Kamui Shirou and Fuuma Monou have been best friends ever since they were kids. Fate, however, separates them when Fuuma's mother died under a mysterious circumstances. Fast forward, 6 years...
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Kamui Shirou and Fuuma Monou have been best friends ever since they were kids. Fate, however, separates them when Fuuma's mother died under a mysterious circumstances. Fast forward, 6 years later, a 16 year old Kamui has now returned to Tokyo with the intention of facing his 'destiny'. Little does he know that his destiny will collide with that of his best friend's Written by
Like other CLAMP anime and manga productions, X contains crossover references to other works by the group. Specifically, Subaru, Hokuto and Seishiro come from Tokyo Babylon, while the CLAMP campus originated in CLAMP Campus Detectives. See more »
Breathtaking new anime series based on the manga by Clamp
"X" ventures into territory familiar to viewers of the 1996 Japanese anime production, X: THE MOVIE, a feature adaptation of the long-running manga (comic book) series, "X/1999," produced by the all-female manga collective known as Clamp. While X: THE MOVIE offered a highly sped-up condensation of the incident-packed manga and closed everything off with a jarringly tragic finale, the 24-episode 2001 TV series goes back to the manga and offers a more faithful new adaptation, allowing viewers to gradually meet each of the many characters and get to know who and what they are long before the action takes off.
Like so much of anime, the story is about highly advanced evolutionary young people fighting over the future of the earth. Here, the main characters are split into two camps, the "Dragons" of Heaven struggling to save the earth and its human population, and the "Angels" of Earth seeking to kill off all "polluting" elements, including people, so that the earth can be born anew. At the center of the conflict is the young, handsome Kamui, who has returned to Tokyo to fulfill his destiny as leader of the Dragons of Heaven, although the Angels of Earth seek to recruit him to their camp. (All the main characters are impossibly good-looking.) Meanwhile, all the characters go about living their everyday lives, including enrollment in school for the younger ones, a key element missing from the movie.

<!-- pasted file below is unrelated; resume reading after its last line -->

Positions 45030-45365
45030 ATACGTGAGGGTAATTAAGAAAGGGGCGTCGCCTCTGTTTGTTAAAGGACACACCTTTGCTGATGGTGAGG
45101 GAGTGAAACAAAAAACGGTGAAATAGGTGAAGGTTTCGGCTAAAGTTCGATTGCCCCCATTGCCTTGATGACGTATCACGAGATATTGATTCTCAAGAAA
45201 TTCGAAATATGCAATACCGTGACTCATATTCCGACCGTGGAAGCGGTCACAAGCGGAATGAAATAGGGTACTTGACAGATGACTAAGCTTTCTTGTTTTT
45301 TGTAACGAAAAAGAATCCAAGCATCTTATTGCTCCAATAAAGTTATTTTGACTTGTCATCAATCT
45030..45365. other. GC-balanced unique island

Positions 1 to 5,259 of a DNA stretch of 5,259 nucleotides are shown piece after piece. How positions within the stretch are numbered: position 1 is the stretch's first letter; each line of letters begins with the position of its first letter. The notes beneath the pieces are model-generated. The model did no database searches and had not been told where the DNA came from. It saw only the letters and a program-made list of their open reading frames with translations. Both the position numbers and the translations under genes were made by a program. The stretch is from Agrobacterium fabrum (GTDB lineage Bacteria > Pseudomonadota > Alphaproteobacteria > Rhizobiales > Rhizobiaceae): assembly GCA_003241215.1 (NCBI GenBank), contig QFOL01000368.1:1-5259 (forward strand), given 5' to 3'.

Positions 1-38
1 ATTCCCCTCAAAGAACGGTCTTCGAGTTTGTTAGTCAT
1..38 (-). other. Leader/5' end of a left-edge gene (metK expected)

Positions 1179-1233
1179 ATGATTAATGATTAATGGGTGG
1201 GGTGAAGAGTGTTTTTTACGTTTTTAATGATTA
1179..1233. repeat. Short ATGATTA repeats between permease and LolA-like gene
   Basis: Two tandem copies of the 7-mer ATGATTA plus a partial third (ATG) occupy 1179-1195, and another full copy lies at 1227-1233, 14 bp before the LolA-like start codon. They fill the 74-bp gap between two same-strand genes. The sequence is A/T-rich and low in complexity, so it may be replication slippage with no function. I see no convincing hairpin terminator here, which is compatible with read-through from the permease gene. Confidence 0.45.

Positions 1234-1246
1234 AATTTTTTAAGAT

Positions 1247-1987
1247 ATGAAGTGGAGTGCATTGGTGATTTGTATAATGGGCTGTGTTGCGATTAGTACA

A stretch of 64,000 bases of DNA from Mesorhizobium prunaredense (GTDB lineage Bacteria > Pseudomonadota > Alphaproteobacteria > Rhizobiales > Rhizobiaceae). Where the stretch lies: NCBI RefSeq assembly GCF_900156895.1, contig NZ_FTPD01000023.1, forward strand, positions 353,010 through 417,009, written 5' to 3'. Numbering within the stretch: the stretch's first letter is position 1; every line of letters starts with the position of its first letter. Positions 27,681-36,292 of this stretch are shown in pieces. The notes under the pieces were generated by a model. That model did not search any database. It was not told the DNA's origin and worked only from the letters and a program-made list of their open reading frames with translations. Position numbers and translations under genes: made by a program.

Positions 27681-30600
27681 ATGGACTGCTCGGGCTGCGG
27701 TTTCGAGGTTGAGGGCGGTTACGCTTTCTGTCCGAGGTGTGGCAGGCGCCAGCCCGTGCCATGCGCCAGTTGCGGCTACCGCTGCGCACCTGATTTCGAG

The animation is fluid and the design quite spectacular, with an evocative, dramatic music score provided by Naoki Sato. The background details of Tokyo's streets, buildings and skyline are all meticulously rendered. One scene noteworthy for its exquisite recreation of a Tokyo landmark features Lady Arashi, one of the Dragons of Heaven, leaving the secret chamber of the ancient (but young-looking) Princess Hinoto, situated underneath the Diet (the building where Japan's Parliament meets), slowly taking a secret elevator up to the main floor, and walking through the great halls of this massive edifice and down the sprawling front steps, with the camera following the whole time and the music swelling. I have often been critical in my anime reviews of the new technique of 2-D digital animation as it is applied to anime, but I must confess that the results here are as satisfying to me as if they'd been done the old hand-drawn method.
The series' chief director is Yoshiaki Kawajiri, who is best known for such titles as WICKED CITY (1987), MIDNIGHT EYE GOKU (1989), NINJA SCROLL (1993) and VAMPIRE HUNTER D: BLOODLUST (2000). He wisely sticks to the style of the manga and the overall design scheme of X: THE MOVIE, which was directed by the equally notable Rin Taro, and avoids the sex-and-violence excesses and "noir"-like nightmarish visual schemes of his earlier works. Even so, it's cleanly executed and powerfully told, with enough visual imagination to impress even the most hardened anime purist and a strong enough story and interesting characters to engage even the newest anime convert. The Pioneer DVD offers both Japanese and English language tracks. The English dubbing is surprisingly good.
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